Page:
Out of more than 25 student submissions from competitive law schools across the country, Pierce G. Hand (J.D. ’16) received third place and $500 for his paper, “Using the Absurdity Principle & Other Strategies Against Appraisal Arbitrage by Hedge Funds,” in the 2016 Mendes Hershman Writing Contest.
“I originally drafted this paper as a writing component of a Mergers & Acquisitions course offered by Professor Jack Williams,” Hand said. “I conducted thorough research and spent a huge amount of time to produce it, so instead of just sitting on a great written product, I entered it into the contest. I’m more than happy that my paper was chosen as one of the top three out of all the submissions.”
The ABA Business Law Section sponsors the contest for law students. Submissions were judged on research and analysis, choice of topic, writing style, originality and contribution to current literature available on the subject.
Hand’s paper focused on appraisal arbitrage, an investment strategy where an investor acquires an equity position in a cash-out merger with the specific intention of exercising a statutory shareholder appraisal right under the Delaware Code (8 Del. C. § 262). After buying shares in a company that will merge, the investor can petition for appraisal of those shares, and a Delaware court will grant a judgment of what it determines as the shares’ fair value.
“This can be 200 percent to 300 percent more than the price of the shares in the merger,” Hand said. “Since hedge funds buy shares from shareholders usually at the proposed price in the merger, they can potentially gain—and in fact have gained—millions of dollars from this strategy.”
“My paper argues that this strategy is an abuse of the Delaware appraisal statute, which has its origin in facilitating mergers by giving dissenting shareholders fair value for their shares to keep such shareholders from blocking the merger,” he said. “Investing hedge funds, on the other hand, could care less about the merger and are essentially just buying their way into a lawsuit for appraisal, hoping to reap huge gains at the expense of liquidity needed to complete the merger and other stakeholders involved.”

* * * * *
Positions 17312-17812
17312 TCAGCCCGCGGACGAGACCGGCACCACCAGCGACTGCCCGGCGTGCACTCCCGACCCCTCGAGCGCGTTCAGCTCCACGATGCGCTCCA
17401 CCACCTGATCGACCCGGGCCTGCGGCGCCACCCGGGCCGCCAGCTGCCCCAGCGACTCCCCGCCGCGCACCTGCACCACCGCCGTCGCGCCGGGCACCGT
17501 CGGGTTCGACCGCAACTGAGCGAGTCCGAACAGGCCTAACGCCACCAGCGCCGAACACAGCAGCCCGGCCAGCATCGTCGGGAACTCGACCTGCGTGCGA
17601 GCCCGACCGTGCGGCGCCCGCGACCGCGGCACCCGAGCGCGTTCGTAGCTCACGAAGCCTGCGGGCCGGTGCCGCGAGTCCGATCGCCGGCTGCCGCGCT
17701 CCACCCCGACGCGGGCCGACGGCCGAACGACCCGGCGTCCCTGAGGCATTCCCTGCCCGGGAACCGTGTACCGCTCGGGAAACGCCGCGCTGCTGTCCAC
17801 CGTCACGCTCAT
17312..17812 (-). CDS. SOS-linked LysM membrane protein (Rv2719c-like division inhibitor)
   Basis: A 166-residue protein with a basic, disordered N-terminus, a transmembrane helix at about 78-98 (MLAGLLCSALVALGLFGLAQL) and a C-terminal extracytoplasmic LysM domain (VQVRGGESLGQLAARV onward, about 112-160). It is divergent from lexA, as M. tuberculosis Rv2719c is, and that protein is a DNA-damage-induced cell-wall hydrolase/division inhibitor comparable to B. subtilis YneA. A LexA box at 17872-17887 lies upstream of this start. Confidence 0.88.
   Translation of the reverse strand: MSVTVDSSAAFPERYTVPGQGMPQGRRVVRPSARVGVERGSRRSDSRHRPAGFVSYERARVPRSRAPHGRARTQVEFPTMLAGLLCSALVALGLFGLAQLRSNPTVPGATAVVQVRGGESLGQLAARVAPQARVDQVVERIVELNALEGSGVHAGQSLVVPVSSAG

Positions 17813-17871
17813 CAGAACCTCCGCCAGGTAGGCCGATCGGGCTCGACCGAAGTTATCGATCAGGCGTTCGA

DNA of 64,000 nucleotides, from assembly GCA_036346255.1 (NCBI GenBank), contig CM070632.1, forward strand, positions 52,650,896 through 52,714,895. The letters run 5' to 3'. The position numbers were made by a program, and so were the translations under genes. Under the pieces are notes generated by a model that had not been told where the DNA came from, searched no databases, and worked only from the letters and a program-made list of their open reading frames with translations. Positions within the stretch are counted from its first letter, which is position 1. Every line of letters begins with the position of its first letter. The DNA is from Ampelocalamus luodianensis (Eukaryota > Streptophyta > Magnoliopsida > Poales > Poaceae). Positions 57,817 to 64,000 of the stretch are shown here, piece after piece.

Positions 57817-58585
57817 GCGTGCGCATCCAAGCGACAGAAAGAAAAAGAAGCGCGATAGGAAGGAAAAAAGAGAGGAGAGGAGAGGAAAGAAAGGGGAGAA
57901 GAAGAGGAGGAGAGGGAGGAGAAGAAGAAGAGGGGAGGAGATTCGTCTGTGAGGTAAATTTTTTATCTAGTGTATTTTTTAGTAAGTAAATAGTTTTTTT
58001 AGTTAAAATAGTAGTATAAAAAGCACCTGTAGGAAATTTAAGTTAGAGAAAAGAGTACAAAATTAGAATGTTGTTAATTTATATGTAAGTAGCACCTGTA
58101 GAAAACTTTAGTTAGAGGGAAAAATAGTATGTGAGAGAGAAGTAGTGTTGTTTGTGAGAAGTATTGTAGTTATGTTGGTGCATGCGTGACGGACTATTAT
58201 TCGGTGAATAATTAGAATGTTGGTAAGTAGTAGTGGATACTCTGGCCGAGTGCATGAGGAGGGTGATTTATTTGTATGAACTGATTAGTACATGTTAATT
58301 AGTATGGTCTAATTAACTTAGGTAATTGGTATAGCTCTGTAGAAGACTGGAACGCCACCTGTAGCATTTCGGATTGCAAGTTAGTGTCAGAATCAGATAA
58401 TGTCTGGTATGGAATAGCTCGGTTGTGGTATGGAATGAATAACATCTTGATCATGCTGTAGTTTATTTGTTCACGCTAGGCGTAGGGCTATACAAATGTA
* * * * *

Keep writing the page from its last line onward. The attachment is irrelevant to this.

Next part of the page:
Hand credits Professor Williams for providing him with great feedback and direction as he conceptualized and wrote the paper.
“Professor Anne Tucker also provided me some thought-provoking ideas to consider,” Hand said. “I am thankful for the quality instruction and guidance of my professors.”
To accept the award, Hand attended the Business Law Section’s Annual Conference in Montreal in April. The all-expense trip was paid for by the contest.
“As a third-year student, this was the perfect trip I needed before heading into the last finals period of my law school career,” he said. “I enjoyed the trip immensely and was able to meet several business attorneys and judges during the insightful conference workshops and presentations.”